Apple has lost some of its bite, one strategist says.
Fiercer competition and an inflated belief in its own products are among some of the challenges facing the world's largest company, according to BK Asset Management's Boris Schlossberg.
"I do think they're in trouble. I think they're making a huge mistake," Schlossberg, managing director of FX strategy, told CNBC's "Trading Nation" on Tuesday. "They're basically betting on the fact that high expensive products can be sold at this point and it's clearly becoming evident that everybody has caught up to them in the marketplace."
Schlossberg's concerns over Apple pricing resurfaced ahead of the launch of its Siri-connected artificial-intelligence home device, the HomePod. With a $349 price tag, its latest product is far more expensive than its major competitors, including Amazon's Alexa-equipped Echo or Google's Home Mini.
"Nobody is going to buy it at the price that they're putting it out right now because the functionality of those products is just nowhere near as great as it needs to be relative to the price difference," said Schlossberg.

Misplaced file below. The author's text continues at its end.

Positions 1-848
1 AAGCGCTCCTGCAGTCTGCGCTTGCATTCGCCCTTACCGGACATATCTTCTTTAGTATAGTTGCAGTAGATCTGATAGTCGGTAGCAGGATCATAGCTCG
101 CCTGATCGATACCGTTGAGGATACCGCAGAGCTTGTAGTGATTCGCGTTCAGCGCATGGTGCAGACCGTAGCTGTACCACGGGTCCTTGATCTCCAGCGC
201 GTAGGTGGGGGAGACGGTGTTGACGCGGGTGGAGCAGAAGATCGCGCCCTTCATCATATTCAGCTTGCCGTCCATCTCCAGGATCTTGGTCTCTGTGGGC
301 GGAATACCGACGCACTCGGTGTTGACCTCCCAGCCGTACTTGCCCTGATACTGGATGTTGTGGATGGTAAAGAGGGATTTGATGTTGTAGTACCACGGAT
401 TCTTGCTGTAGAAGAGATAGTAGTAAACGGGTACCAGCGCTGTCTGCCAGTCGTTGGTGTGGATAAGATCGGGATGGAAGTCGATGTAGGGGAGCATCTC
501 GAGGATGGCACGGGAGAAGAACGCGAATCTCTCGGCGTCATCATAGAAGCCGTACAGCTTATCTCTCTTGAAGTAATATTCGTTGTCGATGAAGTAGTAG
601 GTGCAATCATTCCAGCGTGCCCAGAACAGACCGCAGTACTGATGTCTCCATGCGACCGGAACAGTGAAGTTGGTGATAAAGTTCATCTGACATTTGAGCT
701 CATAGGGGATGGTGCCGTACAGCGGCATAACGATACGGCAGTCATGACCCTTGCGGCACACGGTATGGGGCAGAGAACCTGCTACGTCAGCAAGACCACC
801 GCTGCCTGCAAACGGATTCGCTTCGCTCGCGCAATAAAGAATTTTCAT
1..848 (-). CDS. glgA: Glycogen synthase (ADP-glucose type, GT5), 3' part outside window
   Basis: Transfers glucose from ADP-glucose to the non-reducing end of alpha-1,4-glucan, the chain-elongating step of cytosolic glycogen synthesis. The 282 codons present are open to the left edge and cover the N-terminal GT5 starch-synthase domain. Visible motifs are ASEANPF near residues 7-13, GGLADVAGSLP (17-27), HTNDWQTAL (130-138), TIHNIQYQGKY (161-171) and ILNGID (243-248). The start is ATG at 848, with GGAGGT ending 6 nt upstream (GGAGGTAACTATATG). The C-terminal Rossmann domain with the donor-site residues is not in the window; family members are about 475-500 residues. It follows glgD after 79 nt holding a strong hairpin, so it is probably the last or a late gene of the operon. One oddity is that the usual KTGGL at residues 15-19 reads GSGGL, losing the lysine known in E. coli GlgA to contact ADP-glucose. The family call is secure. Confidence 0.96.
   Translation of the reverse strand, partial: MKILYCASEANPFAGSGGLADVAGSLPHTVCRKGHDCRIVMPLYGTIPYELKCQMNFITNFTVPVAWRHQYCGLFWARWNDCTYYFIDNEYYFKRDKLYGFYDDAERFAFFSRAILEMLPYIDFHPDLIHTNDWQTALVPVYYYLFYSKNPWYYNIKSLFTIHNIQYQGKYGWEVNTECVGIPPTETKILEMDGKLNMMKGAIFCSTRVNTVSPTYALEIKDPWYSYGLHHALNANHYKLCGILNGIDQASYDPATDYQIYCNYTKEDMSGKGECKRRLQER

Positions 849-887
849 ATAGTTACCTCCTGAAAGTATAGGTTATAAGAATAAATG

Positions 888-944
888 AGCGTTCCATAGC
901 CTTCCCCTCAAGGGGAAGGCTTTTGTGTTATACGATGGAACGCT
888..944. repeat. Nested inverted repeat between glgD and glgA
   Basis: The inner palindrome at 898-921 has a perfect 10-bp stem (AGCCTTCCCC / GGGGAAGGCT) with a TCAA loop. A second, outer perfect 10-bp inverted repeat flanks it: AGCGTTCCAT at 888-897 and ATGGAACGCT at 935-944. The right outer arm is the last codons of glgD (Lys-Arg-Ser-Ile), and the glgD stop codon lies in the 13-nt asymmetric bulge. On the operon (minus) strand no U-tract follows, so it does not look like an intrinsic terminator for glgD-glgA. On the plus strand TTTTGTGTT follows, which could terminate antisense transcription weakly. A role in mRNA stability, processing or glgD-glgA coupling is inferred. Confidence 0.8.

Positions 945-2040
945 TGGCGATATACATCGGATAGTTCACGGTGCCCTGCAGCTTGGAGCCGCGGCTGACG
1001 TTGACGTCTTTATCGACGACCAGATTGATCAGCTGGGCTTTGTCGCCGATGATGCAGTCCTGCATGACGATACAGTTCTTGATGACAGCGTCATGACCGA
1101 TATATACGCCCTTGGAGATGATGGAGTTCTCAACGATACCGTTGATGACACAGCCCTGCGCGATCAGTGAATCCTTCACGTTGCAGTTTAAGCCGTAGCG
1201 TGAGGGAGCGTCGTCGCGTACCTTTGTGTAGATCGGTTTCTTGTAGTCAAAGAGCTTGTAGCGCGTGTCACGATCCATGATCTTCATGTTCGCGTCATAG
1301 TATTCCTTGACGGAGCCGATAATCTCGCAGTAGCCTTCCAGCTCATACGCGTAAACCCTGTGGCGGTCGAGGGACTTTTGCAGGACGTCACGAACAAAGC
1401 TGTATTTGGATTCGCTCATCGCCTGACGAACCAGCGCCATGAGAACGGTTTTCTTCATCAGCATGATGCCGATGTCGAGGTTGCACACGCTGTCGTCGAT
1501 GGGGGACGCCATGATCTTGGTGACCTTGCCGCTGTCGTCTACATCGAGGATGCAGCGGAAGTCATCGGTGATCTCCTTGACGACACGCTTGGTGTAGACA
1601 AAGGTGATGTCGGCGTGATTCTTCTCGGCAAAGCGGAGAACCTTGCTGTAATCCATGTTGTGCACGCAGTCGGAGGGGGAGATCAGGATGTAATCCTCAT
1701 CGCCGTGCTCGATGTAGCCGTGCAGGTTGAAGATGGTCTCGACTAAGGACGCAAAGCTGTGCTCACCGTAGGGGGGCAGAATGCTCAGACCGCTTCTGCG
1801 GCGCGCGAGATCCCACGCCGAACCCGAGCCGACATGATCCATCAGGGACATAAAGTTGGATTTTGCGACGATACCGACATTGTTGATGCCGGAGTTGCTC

Worries over softening iPhone sales have also spread among a number of analyst firms. J.P. Morgan estimates a 50 percent quarter-on-quarter drop in sales of its high-end iPhone X, while Atlantic Equities downgraded its rating to neutral from overweight on signs of weaker iPhone demand.
Max Wolff, chief economist at The Phoenix Group, is cognizant of weaker iPhone sales trends but does not expect those issues to come into focus as soon as this quarter. Instead, he sees Apple still in a position of strength.
"They command a high price. They're sitting on a ton of cash. The tax breaks help them," he said. "I don't think they're a bad bet for the next couple of quarters, certainly not this one, but there are some storm clouds on the horizon for sure."
Analysts generally expect an upbeat quarter for Apple with quarterly adjusted earnings and sales both rising by 11 percent. Sales of the iPhone, the best-selling Apple product and its largest topline contributor, are forecast to climb by 10 percent. Apple has come in above analysts' consensus in the past six quarters. The company is due to report its fiscal first quarter on Feb. 1.
Reports of weaker iPhone demand have roiled Apple's stock price this week. Since Monday, shares have dropped 2 percent and are on track for their first negative weekly performance of the year. Its stock is up around 3 percent since the beginning of 2018, roughly half the S&P 500's year-to-date gains and is one of the worst performers in the technology sector. The Technology Select Sector SPDR ETF has risen 7 percent in January.
Even so, Apple shares remain in a solid position after closing out 2017 with its best annual gains since 2010, the year it launched the iPad. Shares are nearly 3 percent from an all-time intraday high set on Jan. 18.